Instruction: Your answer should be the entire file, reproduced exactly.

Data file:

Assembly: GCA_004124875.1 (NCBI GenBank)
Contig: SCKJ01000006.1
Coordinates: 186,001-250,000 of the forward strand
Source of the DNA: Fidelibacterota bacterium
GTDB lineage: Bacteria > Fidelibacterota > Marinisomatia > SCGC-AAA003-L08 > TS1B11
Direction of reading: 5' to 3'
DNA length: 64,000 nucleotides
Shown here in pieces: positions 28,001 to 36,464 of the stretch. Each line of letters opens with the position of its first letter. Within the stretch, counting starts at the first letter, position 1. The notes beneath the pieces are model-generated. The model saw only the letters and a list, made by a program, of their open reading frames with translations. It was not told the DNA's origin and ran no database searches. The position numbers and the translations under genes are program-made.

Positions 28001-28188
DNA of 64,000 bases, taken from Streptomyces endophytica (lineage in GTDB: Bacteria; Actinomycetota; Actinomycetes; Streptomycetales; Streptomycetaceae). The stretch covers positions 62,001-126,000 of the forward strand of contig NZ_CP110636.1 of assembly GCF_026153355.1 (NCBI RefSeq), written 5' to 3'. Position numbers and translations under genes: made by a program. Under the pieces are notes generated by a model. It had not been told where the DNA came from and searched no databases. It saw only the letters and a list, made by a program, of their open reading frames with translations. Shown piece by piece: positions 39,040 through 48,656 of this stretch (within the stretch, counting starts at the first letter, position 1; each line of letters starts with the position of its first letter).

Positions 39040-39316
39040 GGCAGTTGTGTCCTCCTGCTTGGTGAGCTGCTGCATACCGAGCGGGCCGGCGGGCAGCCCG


Assembly: GCA_004124875.1 (NCBI GenBank)
Contig: SCKJ01000006.1
Coordinates: 186,001-250,000 of the forward strand
Source of the DNA: Fidelibacterota bacterium
GTDB lineage: Bacteria > Fidelibacterota > Marinisomatia > SCGC-AAA003-L08 > TS1B11
Direction of reading: 5' to 3'
DNA length: 64,000 nucleotides
Shown here in pieces: positions 28,001 to 36,464 of the stretch. Each line of letters opens with the position of its first letter. Within the stretch, counting starts at the first letter, position 1. The notes beneath the pieces are model-generated. The model saw only the letters and a list, made by a program, of their open reading frames with translations. It was not told the DNA's origin and ran no database searches. The position numbers and the translations under genes are program-made.

Positions 28001-28188
DNA of 64,000 bases, taken from Streptomyces endophytica (lineage in GTDB: Bacteria; Actinomycetota; Actinomycetes; Streptomycetales; Streptomycetaceae). The stretch covers positions 62,001-126,000 of the forward strand of contig NZ_CP110636.1 of assembly GCF_026153355.1 (NCBI RefSeq), written 5' to 3'. Position numbers and translations under genes: made by a program. Under the pieces are notes generated by a model. It had not been told where the DNA came from and searched no databases. It saw only the letters and a list, made by a program, of their open reading frames with translations. Shown piece by piece: positions 39,040 through 48,656 of this stretch (within the stretch, counting starts at the first letter, position 1; each line of letters starts with the position of its first letter).

Positions 39040-39316
39040 GGCAGTTGTGTCCTCCTGCTTGGTGAGCTGCTGCATACCGAGCGGGCCGGCGGGCAGCCCG